/ My World Collide: When social networking becomes your job

When our CEO first introduced this social experiment I thought to myself, “Pandora’s box has been opened and there is no turning back.” The past four years of tweets and status updates are back to haunt my professional future.

In the beginning, I was slow to adopt social networking. My first exposure was working with a K12 school setting up a content filter to block students from accessing Friendster. The idea of taking part in an online popularity contest was extremely unappealing to me at the time. It was not until 2008 when my employer asked me to look into what it would take to write a Facebook application did I reluctantly sign up for a Facebook account. It did not take long before people started friending me. When my son was born, social networking made it so easy to the make the announcement and share the photos. There was no going back. I was hooked.

Next came Twitter. I was never into journals / diaries but 140 characters was a great way to chronicle daily events. When I traveled to India, it provided a way for family and friend to follow my daily adventures (keep tabs on me). The sobering moment came right after that trip — one of my current co-workers found me on Facebook and Twitter.

Previous to that moment, social networking was my semi-private playground of just people I had a personal connection with. Before long, more co-workers found me and then it spread to people I was actively working with at client engagements. Now my social networking accounts were a major liability.

You don’t want to refuse a friend request from someone you work with. That would be rude, right? However at the same time you do not necessarily want them to know you got 2 hours sleep the night before because your child had the flu which you are now most likely a carrier of and will be spreading it to them and lets not forget the photo of you in a Speedo which seems completely normal to your triathlon friends when they tag you in it. And it is very uncomfortable when someone from your professional life comments on it in the meeting Monday morning. Facebook access controls are a great idea, but you soon find out there is nothing stopping mutual friends from posting, and their access controls are non-existent. Plus they have many of the same friends.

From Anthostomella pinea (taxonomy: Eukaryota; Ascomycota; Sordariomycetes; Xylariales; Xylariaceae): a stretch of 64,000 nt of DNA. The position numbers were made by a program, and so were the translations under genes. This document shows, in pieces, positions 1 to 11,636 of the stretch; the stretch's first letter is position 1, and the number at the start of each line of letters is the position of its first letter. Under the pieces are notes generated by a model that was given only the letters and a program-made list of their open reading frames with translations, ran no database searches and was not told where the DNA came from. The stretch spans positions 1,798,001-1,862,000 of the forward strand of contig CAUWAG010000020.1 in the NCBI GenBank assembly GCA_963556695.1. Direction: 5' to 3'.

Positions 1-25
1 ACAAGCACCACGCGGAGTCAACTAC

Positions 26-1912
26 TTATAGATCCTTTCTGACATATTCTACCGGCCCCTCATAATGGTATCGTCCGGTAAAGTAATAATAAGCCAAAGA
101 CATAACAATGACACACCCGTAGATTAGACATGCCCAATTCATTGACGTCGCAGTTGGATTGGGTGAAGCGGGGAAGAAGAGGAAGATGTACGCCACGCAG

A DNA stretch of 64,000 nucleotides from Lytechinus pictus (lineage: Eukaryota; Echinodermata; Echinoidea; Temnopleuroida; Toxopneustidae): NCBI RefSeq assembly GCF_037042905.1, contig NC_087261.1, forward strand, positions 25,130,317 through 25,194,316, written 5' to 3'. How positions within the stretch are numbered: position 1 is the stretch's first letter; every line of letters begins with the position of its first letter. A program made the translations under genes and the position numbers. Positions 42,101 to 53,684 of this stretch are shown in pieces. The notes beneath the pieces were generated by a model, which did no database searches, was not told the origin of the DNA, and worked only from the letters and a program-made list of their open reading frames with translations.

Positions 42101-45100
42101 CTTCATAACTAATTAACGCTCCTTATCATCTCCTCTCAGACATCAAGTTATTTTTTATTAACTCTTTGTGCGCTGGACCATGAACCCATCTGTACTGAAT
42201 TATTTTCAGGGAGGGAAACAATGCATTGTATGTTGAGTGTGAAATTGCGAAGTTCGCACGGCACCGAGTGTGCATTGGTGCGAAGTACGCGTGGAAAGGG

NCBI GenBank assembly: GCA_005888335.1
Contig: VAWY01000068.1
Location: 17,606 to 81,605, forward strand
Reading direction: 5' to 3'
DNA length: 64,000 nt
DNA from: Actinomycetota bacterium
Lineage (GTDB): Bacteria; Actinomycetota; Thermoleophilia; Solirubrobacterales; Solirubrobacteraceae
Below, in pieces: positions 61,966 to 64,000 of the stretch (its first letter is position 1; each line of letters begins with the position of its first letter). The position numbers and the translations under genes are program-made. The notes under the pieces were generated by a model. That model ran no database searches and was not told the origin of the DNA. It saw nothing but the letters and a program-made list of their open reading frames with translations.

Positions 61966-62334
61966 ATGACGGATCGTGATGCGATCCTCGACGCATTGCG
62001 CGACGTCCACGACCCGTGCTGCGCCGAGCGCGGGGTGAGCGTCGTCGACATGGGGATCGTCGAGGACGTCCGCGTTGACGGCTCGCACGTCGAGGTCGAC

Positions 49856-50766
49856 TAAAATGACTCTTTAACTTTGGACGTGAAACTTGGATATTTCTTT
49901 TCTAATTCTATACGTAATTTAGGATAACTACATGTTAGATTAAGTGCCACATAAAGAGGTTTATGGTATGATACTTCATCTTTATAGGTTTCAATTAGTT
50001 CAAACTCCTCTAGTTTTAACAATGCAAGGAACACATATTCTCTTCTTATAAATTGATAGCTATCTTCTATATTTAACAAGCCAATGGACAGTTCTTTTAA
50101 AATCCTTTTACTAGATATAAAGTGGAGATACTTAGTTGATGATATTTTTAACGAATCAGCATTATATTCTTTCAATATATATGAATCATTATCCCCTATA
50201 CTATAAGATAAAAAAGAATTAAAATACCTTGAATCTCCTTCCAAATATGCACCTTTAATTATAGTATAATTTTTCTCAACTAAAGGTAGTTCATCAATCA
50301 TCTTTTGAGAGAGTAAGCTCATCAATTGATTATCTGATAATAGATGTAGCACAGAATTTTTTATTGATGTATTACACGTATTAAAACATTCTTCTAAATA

Now your present employer (Domo) throws out a challenge to become more social. Ever since that moment my Facebook, Twitter and Linked are exploding with friend requests. Now an unprecedented number of people have access to my data and because of the push (to be more social) I’m adding social networks like foursquare to my list. Now my location is available for all to see and now not checking in at the office on foursquare is like not showing up to work that day.

My Twitter account has been added to public list of company employees for the world to see. Now all those great rants about my mobile phone provider’s network dropping my calls, the airline that lost my bag or the auto manufacture’s warranty that never seems to cover anything, are a liability to me and my employer. What happens when one of those companies finds my tweets and it costs my company a deal? Will that cost me my job? What will it cost me in the future?

The re-nationalization that this social experiment has driven home is, I am a brand. Just like a major corporation carefully manages its identity and perceptions online, I need to as well. That means watching all my activity feeds, unfriending / following people that regularly post views I don’t want to be associated with. Every tweet, check-in or post is carefully vetted (spell and grammar checked). Rants have been replaced with teachable moments and the comments about my automotive warranty’s shortcomings stay between me and the clerks at Autozone. Now the challenge is to maintain the best possible image while still trying to be interesting, engaging, and real.

Social networking has become a much less intimate forum for me through this social experiment but in the end that is a re-nationalization that I would have had to come to eventually on my own, that and to stop swimming laps in a Speedo. So with the being said please follow me on Twitter. I’m @andybeier.

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